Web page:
It is remarkable how innocent the injuries that Wardell Stephen Curry has sustained over the past two months have appeared at the moment of impact. Much like the shoulder subluxation that Curry suffered in mid-December against the Indiana Pacers, a collision last night with the Dallas Mavericks' McKinley Wright IV late in the third quarter didn't have a bone-shattering, I-can't-bear-to-watch-the-replay look.
Steph was limping immediately after impact, but it looked like — given my vast medical expertise — one of those things that he might just walk/shake off in a few minutes. But when the game came back from commercial, Curry was on the bench, and then we saw him on the dreaded tunnel cam limping badly back to the locker room.
After watching a few slow-motion replays of the crash with McKinley Wright, however, the two players appeared to knock knees, and you can see Steph's leg sort of buckle. It was more cringe-worthy than I had realized.
According to Golden State Warriors' tweet, Steph had an MRI last night which showed that he partially tore his superior tibiofibular ligaments and interosseous membrane, in addition to incurring a lower leg contusion. According to CBS, Sunday's MRI showed that Curry "avoided serious structural damage in his lower left knee."
Even with my vast medical knowledge, I'm not able to make heads or tails of the various reports, other than to say that Steph is expected to miss "multiple weeks" (according to the Athletic), and will (almost) certainly miss the NBA All Star Game on February 19, where he is a starter and the defending MVP.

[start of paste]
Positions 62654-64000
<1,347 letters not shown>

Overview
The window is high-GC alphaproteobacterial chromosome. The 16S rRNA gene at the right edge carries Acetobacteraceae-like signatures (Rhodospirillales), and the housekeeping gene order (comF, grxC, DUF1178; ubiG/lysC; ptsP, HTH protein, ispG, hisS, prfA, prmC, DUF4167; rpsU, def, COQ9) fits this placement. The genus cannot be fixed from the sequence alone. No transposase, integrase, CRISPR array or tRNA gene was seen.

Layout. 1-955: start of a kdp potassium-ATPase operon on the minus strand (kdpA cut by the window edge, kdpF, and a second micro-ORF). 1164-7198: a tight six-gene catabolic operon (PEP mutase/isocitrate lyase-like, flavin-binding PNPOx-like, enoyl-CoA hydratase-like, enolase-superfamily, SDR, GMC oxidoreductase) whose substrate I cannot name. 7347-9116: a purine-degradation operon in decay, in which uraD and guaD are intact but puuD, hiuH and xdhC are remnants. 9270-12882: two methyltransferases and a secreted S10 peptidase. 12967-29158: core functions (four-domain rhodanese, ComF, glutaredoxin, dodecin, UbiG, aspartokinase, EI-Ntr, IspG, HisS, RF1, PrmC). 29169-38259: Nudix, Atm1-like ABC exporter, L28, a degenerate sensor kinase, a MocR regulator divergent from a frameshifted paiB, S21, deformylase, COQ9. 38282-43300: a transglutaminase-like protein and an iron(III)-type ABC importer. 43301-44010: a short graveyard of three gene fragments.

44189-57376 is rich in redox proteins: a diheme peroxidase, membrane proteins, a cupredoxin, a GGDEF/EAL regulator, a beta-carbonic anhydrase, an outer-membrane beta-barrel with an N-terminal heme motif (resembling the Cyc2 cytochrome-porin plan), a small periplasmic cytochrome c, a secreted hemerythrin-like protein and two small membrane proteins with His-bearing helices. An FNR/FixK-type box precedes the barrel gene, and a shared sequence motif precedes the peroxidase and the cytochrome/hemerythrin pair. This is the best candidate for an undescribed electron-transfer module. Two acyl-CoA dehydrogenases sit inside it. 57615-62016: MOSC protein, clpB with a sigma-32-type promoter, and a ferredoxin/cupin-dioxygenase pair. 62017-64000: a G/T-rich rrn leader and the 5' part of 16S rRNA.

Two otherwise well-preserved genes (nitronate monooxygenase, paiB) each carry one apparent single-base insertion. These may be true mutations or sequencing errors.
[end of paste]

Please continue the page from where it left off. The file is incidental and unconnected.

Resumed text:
Stephen Curry is often called one of the best-conditioned athletes in the NBA, and much has been made about how much muscle he's built over his 14 seasons in the league. One easily forgets how brutally physical basketball can be, and how innocent-looking moments can cause havoc on the body and lead to a player's absence from the lineup for weeks. (Bay Area sport's fans are surely reeling from the many untimely injuries that have plagued their teams of late.)
What Curry's absence might mean for the Warriors is anyone's guess, other than to say that the Dubs are once again down their best player. When Curry was out with his shoulder injury in December and early January, Golden State played pretty well, especially at home,
Last night, the Dubs beat Mavericks — who were without Luka Dončić (heel injury) — 119-113. Last week, the Warriors went 1-2 on a short road trip through Oklahoma City (win), Minnesota (heartbreaking loss) and Denver (loss). In this odd, championship-defending, one-step-forward, two-steps-back kind of a season, Golden State is now 27-26 and 10 games out of first place in the Western Conference.
"This is a vital stretch for the Warriors with a pivotal date on the NBA calendar next week," the Athletic reported. "The Warriors are weighing whether to make roster changes at the trade deadline."
Top Image: It's back to plain-clothes Steph Curry for at least a little while, but he's still lots of fun to watch on the sidelines. Photo by Sarah Stier/Getty Images